Despite the difficulties he had to overcome, Berastain has emerged as a social justice activist on many fronts. He has become a national figure at speaking events, particularly at universities, noting that he relies on students for the most progressive discussions. Currently, he works for Casa de Esperanza: National Latin@ Network and has held positions at the Massachusetts Restorative Justice Collaborative, Renewal House and the Massachusetts Domestic Violence Coalition.
For survivors of sexual assault, Berastain notes challenges will vary for each person, but all must work to reclaim agency and authorship of their own lives, stating, “The reality is that for many, it will be a lifelong journey with ups and downs.” There may be triggers and setbacks to overcome, as well as cultural differences in how they process trauma.
For supporters and advocates, he states that we must not turn subjects into objects; we must turn it back around and listen.
Berastain provided four tips for making a change in one’s community:
- Educate ourselves. Become “ravenous consumers of knowledge.”
The more you know, the more likely you are to push for change, particularly to diminish the unintended consequences of systems that cause further victimization of marginalized communities.
- When you say something harmful, do not excuse it by saying “it was not my intent.”
Concentrate on impact, not intent. Harm can be caused knowingly or unknowingly with equally detrimental effects.
- Know your boundaries.
When someone makes a harmful comment, do not allow it. If you don’t have the energy or ability to respond, change the topic and address it in other ways.
- Surround yourself in community.
During difficult times, friends can help. People can positively impact another’s life.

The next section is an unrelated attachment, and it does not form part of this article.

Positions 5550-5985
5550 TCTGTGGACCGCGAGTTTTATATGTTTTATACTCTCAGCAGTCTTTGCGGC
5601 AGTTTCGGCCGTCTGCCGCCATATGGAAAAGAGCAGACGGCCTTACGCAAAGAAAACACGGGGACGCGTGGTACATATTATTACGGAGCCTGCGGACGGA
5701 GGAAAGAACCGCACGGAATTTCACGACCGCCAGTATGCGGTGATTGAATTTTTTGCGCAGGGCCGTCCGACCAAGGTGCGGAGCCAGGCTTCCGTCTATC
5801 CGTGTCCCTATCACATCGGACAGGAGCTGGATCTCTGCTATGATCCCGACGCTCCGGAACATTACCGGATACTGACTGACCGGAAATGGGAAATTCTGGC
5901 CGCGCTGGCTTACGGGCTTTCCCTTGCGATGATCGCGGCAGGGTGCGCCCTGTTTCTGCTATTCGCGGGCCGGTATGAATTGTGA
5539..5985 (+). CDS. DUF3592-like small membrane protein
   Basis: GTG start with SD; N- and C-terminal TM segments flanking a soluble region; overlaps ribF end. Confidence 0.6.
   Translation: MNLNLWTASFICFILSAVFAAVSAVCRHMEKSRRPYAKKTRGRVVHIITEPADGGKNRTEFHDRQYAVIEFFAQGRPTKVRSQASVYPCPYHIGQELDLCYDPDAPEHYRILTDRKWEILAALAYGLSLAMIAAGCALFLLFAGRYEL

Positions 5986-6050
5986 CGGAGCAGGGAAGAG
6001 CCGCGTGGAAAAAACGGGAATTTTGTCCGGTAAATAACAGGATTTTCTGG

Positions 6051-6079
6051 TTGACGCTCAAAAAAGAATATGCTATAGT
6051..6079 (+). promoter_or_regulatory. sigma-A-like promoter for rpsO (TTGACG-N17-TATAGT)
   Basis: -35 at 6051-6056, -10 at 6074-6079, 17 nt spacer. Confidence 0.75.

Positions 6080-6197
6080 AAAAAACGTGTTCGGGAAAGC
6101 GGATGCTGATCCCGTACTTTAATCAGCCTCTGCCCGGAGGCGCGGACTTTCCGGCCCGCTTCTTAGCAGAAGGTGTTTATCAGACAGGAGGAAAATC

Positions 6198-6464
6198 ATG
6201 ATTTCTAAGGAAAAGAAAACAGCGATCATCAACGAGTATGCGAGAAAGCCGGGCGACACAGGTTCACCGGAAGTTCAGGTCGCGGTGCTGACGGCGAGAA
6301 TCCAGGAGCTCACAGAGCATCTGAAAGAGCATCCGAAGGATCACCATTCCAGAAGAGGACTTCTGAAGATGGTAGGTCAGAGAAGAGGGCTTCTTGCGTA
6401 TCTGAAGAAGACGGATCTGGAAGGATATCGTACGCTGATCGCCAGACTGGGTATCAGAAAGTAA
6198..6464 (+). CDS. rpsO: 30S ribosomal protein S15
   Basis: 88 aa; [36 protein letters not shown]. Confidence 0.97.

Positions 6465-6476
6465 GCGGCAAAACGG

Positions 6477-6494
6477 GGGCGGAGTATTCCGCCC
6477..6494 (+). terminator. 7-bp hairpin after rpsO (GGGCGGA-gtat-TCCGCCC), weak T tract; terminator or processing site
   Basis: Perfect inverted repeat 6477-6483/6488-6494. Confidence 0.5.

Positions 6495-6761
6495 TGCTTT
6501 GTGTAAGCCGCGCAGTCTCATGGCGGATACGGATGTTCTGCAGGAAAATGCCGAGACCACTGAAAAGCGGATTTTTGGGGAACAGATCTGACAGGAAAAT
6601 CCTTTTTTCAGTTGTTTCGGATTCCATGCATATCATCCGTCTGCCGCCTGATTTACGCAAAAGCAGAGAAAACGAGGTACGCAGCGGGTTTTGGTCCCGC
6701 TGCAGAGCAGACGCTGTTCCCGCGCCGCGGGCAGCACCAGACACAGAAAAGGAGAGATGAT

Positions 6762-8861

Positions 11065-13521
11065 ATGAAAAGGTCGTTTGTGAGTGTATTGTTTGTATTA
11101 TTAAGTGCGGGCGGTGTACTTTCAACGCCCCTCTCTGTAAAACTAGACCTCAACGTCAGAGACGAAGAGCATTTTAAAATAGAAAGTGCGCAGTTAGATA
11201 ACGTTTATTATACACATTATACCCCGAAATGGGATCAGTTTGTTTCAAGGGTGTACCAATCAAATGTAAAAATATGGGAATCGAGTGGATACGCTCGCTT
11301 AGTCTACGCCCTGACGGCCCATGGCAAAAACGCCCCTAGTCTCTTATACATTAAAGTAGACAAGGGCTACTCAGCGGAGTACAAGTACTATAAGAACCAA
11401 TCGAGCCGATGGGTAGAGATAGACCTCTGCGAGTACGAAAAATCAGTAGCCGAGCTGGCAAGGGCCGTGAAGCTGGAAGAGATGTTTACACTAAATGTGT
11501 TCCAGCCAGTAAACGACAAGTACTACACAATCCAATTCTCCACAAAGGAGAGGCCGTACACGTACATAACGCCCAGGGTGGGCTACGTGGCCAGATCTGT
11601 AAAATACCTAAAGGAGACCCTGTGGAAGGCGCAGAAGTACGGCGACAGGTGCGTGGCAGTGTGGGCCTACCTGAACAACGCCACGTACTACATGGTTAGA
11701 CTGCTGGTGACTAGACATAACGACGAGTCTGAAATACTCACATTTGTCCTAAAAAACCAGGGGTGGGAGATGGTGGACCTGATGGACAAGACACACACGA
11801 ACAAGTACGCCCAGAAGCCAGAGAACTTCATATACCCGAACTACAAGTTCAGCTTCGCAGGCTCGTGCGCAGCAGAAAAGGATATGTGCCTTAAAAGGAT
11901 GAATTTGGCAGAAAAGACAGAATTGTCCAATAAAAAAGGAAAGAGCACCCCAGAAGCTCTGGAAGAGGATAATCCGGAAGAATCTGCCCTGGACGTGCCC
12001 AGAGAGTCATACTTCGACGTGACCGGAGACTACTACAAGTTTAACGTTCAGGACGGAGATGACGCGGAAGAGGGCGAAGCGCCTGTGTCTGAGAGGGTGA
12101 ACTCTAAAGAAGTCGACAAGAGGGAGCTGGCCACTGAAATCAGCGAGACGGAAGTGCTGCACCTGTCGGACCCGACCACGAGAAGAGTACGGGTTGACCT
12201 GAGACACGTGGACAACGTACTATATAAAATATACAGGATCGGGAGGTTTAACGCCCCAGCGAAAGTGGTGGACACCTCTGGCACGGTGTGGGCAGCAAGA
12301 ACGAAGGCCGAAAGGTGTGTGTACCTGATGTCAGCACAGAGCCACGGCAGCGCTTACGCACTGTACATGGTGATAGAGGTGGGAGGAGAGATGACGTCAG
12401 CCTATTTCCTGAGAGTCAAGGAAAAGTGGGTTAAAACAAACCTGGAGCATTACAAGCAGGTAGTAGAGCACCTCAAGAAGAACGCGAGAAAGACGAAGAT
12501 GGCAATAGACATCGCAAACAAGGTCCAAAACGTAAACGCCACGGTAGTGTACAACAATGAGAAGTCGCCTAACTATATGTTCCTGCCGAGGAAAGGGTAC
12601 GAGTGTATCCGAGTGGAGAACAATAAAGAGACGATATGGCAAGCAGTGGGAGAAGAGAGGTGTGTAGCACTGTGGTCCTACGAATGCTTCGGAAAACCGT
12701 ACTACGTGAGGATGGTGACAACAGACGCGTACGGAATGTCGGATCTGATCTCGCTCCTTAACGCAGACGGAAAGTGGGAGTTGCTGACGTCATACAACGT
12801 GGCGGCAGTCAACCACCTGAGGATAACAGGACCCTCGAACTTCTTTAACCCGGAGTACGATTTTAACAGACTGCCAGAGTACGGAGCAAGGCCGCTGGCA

Berastain noted that progress has been made due to more widespread knowledge of the difficulties of undocumented students. For example, universities such as Harvard now acknowledge that even the most generous financial aid might not help if it includes a work-study requirement, due to undocumented students’ inability to work without a social security number. For these students, the work requirement might now be waived and aid increased. In the past, an unintended consequence of this problem might have been a student working as an escort or enduring other risky scenarios.
Another observation is that an undocumented immigrant might not be able to work for an employer but could start a business.
In response to a question about his views about the termination of DACA, Berastain responded that he has met with members of Congress and spoken with many people about it, including some who are deeply affected, emotionally distraught and even suicidal.
However, he continues his work and wants to contribute to this country because it has been transformative for him. He states that he believes the U.S. wants to make progress, and that he clings to this hope for his own sanity.
Until this happens, Berastain believes we all must work to raise awareness and advocate for change.
- For more information about this year’s Sexual Assault Awareness Month events and how you can take part, please see the SAAM calendar.